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Why Are We Still Calling This Migrant Camp 'The Jungle'?

Critics say the term dehumanizes the thousands of people inhabiting the camp.

By Ben Schamisso | September 5, 2016

French truckers and farmers nearly shut down a main highway in Calais, France, to protest one of Europe's largest growing migrant camps — a place widely known as "the Jungle."

Protesters say the camp has caused a spike in violence on nearby roads and argue it hurts the local economy. In response, French authorities promised to demolish the camp and relocate its thousands of campers elsewhere in the country.

Those campers — about 7,000 - 10,000 people — are often from the Middle East, Afghanistan and Africa. The reason they're in Calais — a town in northern France — is because they hope to one day cross the English Channel and settle in Britain.

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SEE MORE: Europe May Be Nearing A Tipping Point With Refugees

But how did these migrants get compared to animals in a jungle? Well, the term "jungle" started with the migrants. In Persian, the word "jangal" means "forest," and that's how refugees identified the camp in the early 2000s to reference the filthy conditions.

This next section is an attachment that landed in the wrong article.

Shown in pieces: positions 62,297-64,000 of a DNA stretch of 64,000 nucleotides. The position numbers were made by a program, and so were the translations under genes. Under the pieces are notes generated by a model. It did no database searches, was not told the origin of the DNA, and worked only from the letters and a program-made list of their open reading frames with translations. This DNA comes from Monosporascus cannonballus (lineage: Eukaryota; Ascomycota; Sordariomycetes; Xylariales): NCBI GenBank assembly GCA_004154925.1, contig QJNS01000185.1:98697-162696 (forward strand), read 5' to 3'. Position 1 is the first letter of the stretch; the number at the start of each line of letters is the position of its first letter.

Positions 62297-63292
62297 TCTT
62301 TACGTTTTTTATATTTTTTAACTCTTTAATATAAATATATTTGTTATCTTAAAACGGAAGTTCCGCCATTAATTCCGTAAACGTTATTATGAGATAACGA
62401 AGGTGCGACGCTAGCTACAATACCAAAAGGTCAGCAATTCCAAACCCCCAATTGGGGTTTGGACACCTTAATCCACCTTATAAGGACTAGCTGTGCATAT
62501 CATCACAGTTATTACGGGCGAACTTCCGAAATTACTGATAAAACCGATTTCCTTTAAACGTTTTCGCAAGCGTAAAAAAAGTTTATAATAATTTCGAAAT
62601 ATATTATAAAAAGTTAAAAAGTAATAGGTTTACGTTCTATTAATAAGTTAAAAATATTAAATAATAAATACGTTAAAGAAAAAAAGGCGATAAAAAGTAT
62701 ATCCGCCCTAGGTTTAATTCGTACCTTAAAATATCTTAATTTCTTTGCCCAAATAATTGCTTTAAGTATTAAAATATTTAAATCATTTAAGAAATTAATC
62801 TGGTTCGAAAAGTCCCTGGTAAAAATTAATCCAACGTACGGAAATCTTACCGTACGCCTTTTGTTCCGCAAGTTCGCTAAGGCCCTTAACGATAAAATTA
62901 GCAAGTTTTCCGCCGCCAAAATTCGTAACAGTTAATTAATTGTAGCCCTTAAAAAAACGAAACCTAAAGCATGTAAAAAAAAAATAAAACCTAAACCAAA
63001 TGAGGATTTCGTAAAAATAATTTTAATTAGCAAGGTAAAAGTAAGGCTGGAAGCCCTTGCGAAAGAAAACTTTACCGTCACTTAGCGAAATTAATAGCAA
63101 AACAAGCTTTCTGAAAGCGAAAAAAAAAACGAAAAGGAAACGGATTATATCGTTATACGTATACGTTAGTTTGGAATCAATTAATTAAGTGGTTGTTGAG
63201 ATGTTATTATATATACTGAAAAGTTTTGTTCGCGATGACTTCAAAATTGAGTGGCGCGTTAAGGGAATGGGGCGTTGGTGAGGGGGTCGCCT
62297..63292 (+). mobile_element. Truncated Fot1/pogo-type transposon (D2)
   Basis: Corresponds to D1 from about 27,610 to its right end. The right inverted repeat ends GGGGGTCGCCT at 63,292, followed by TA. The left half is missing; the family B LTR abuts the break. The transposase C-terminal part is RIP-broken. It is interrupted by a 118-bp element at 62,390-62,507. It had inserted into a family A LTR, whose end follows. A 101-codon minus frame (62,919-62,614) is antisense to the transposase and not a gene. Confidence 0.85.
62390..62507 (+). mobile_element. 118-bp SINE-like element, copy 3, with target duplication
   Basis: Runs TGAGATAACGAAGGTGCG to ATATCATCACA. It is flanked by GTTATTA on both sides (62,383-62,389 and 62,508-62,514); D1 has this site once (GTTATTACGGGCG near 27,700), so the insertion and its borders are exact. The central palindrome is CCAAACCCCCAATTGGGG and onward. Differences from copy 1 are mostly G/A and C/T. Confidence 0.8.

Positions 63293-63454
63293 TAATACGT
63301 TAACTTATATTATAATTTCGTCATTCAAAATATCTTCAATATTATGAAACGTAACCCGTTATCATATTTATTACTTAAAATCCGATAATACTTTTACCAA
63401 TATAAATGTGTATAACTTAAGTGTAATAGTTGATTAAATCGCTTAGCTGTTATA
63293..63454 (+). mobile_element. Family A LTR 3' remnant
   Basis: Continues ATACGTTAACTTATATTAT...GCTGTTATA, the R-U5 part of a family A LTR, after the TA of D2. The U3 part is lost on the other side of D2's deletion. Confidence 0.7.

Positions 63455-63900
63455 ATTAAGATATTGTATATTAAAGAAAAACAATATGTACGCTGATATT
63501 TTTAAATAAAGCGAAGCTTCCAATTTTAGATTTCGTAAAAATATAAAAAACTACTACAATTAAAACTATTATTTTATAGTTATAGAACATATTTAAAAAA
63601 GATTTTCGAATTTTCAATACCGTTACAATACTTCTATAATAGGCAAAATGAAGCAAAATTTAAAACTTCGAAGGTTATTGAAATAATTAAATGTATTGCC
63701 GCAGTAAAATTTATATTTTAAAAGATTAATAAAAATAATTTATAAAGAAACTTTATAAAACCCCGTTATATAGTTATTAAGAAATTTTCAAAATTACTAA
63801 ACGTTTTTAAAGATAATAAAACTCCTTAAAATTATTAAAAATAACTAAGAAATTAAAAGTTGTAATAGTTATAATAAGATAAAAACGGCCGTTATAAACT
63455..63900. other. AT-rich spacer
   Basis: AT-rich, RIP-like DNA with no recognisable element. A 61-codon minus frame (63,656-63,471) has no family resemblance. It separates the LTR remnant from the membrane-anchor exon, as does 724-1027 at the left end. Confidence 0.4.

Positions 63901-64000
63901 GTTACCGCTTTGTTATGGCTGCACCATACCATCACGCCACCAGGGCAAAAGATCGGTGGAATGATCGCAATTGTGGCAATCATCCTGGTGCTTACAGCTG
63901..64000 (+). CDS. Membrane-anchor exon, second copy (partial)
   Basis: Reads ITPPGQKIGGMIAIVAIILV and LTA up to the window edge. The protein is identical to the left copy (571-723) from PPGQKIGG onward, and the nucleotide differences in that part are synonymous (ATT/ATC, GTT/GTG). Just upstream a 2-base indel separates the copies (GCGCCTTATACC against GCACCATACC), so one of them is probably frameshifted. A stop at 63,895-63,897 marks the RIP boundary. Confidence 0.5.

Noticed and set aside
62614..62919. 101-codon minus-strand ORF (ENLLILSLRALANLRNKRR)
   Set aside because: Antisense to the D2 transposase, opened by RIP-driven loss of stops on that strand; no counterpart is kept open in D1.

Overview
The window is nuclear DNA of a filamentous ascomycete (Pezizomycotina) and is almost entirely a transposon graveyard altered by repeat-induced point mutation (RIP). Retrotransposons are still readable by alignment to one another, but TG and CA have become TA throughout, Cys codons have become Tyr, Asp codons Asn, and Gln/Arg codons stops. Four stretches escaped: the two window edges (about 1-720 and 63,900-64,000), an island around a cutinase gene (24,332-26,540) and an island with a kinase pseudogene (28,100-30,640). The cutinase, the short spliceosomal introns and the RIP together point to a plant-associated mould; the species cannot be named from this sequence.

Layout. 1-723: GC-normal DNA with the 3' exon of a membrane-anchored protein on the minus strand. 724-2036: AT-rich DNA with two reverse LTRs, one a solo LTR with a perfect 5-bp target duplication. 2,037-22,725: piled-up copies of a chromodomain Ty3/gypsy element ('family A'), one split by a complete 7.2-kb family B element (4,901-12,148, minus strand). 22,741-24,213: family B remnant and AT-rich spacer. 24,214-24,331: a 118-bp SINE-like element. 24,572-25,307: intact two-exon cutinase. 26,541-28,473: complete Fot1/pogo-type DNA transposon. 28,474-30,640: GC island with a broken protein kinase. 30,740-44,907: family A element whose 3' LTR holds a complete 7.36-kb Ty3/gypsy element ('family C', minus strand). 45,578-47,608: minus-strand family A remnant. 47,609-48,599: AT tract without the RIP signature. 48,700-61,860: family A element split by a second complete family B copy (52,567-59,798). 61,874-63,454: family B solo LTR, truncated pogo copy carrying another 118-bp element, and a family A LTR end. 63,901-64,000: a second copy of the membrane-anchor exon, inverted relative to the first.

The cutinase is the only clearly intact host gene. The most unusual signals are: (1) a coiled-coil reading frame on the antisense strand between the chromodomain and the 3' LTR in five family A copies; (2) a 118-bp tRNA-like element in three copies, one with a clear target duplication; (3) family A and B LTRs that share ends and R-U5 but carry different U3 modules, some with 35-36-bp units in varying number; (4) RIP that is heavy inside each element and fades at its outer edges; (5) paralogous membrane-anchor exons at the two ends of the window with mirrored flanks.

But, what started as an inside joke was flipped by the media. The term "the Jungle" is now used universally, and critics question the ethics and consequences that come with using it. 

The Guardian called on people in March to stop using the "dehumanizing" label and said, "anyone who thinks these people are fully human, with hopes and aspirations like the rest of us, and lives just as valuable, should cease using language that denies them this humanity."

French authorities vowed to demolish the migrant camp in Calais by the end of 2017

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